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Hits and misses of DIY projects, both big and small.

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How Do You Keep Tool Edges Keen?

8/5/2010 4:09:07 PM

Tags: question for readers, DIY projects

I think I know why workshops are filled with multiple tools of the same kind. Sure, we need to have a variety of shapes and weights available, but tools frequently aren’t cleaned well after use. So, the next time you grab the tool for a project, it’s dirty or dull and, instead of sharpening or cleaning it, you run out and buy a new one!! My dad had a dozen mudding spatulas!!

The solution to this over-zealous purchasing is to keep your tools clean and sharp — after each use. (I know — what a chore!) You’re right, it is a chore — but in the long run, easier than the alternative of doing it when you really need to use the tool. Cleaning mud from garden shovels and hoes, eliminating the pitch from saw blades, and coating tools with oil to prevent rust are all ways of not only ensuring the tool’s availability for duty but guaranteeing it will last many years longer.

Everyone has their favorite, tried-and-true methods for cleaning goo from metal and protecting tools from the elements. What are some of the techniques for cleaning tools that have worked best for you? Post your advice in the comments section below.



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Post a comment below.

 

Josh_1
8/14/2010 1:48:46 AM
keep a spray bottle of WD-40 by wherever you store your tools, then its not even a chore. It just becomes habit. This is what my old-school shop teacher taught me :) I'm confused by you comment, Aashi. Would you use the hose like you would a kitchen knife sharpener? I've always wondered how to sharpen things like my sheers...

Aashi Deacon
8/11/2010 9:28:16 AM
You can keep saws and other edges sharp by using pieces of an old hose split longwise.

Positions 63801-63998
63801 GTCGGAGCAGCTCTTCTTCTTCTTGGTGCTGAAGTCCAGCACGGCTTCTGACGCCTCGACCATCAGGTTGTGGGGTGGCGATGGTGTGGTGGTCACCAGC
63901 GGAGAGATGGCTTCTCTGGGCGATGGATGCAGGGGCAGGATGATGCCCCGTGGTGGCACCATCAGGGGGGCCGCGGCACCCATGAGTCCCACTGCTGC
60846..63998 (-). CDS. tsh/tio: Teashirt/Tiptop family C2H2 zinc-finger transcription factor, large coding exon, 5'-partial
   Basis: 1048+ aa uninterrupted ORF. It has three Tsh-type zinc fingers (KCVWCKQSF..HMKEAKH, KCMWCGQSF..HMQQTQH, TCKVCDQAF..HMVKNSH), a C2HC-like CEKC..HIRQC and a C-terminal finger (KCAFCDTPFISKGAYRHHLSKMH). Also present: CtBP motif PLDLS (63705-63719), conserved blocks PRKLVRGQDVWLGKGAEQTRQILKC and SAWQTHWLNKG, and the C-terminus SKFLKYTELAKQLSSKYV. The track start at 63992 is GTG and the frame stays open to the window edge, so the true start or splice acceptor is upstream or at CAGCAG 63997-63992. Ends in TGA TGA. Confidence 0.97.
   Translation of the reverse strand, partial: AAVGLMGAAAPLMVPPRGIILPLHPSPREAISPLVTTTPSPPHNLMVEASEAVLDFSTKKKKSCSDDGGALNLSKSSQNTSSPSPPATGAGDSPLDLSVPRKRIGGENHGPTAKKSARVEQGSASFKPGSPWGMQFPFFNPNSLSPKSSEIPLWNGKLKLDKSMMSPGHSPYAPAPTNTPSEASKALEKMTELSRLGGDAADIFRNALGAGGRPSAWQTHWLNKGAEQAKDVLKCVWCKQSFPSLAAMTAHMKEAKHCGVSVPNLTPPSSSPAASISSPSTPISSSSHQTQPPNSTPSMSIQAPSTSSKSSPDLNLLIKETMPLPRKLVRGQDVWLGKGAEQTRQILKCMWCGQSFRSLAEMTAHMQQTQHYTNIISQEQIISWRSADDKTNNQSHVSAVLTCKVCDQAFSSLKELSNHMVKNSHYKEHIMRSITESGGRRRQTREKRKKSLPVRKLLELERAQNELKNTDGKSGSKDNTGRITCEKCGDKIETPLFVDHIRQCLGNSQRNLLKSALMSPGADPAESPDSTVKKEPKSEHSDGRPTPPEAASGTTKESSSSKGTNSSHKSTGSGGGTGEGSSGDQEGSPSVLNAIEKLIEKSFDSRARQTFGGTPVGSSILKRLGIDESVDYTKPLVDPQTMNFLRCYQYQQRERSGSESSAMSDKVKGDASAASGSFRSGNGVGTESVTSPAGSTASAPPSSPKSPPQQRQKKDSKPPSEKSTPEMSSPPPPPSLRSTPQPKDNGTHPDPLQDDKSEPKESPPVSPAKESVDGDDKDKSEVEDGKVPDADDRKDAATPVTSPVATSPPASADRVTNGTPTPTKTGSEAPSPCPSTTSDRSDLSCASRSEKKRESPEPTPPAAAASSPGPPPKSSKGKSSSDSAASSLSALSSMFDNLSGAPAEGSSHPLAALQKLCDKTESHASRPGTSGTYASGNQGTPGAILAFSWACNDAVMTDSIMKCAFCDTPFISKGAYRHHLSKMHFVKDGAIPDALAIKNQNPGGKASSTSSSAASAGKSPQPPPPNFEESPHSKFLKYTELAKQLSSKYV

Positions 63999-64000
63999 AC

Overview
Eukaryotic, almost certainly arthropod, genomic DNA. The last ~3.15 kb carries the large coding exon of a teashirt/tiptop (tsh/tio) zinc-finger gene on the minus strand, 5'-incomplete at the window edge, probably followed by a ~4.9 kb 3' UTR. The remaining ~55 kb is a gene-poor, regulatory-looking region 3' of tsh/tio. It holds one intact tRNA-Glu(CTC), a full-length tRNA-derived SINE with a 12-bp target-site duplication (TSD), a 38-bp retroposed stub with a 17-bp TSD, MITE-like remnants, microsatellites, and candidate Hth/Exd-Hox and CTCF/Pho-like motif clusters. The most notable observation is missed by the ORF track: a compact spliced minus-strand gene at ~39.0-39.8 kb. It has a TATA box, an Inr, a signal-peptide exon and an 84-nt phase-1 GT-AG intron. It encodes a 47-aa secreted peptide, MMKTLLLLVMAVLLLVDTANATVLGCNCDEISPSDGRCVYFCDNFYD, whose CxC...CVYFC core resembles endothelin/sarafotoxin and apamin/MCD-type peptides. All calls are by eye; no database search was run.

Don _1
8/11/2010 8:30:38 AM
One of the best ways I learned to keep garden tools, particularly shovels clean, rust free, and sharp is to rinse them off to remove the big chunks, so to speak, then insert them into a 5 gal bucket, which is filled with sand and old motor oil. I learned this from an old New England farmer many years ago. Up there the soil has a high gray clay content in many areas, and digging up the garden in the spingtime was a major chore as that darn clay would cling to the shovel like it was glued on. One day while down at the local feed store I was griping to the clerk about how dang difficult it was to prepare a garden in those parts. Well that ole farmer heard me, stepped right into that conversation and told me to get me a 5 gal bucket, fill it about 3/4 full of sand, then pour in enough old motor oil until the mixture was not quite dry. After that take the used shovel, get the majority of clay and dirt off, them chunk it into the sand, give it a few up and down strokes to scrub the surface and hone the edge, then leave it there until the next time I needed it. I never had a problem with clay sticking to the shovels, nor a rusty tool after that.

Josey276
8/6/2010 3:33:27 PM
Depends upon the amount and type of use. Little usage for chopping wood you could use a larger File to keep the edge. Lots of use and chopping into the ground to get as low as you can. Well who knows what you might hit. (rocks etc.)This will usually require a bench grinder. Use the course to bring back the proper angle. Then finish with the finer blade to get the edge you want. Check frequently for the edge you want. Be careful not to heat the blade while sharpening this could affect the strength.You can dip it in water if it starts to turn blue/black to cool before you continue grinding. Keep in mind, you do not want it like a knife. you want a thicker angle for breaking up the wood and help to keep the axe from being stuck in the wood. Of course there are people with varing ideas as to how sharp an axe should be. You will also find your sharpness. But for the occasional user this will work great. Also keep it clean and free from dirt and moisture. If you don't have a sheath for it, wrap a rag with a little,very little oil on it around the sharpened chopping end. I usually wipe the chopping edge with the oily rag before wrapping it. This should keep rust from forming between uses.







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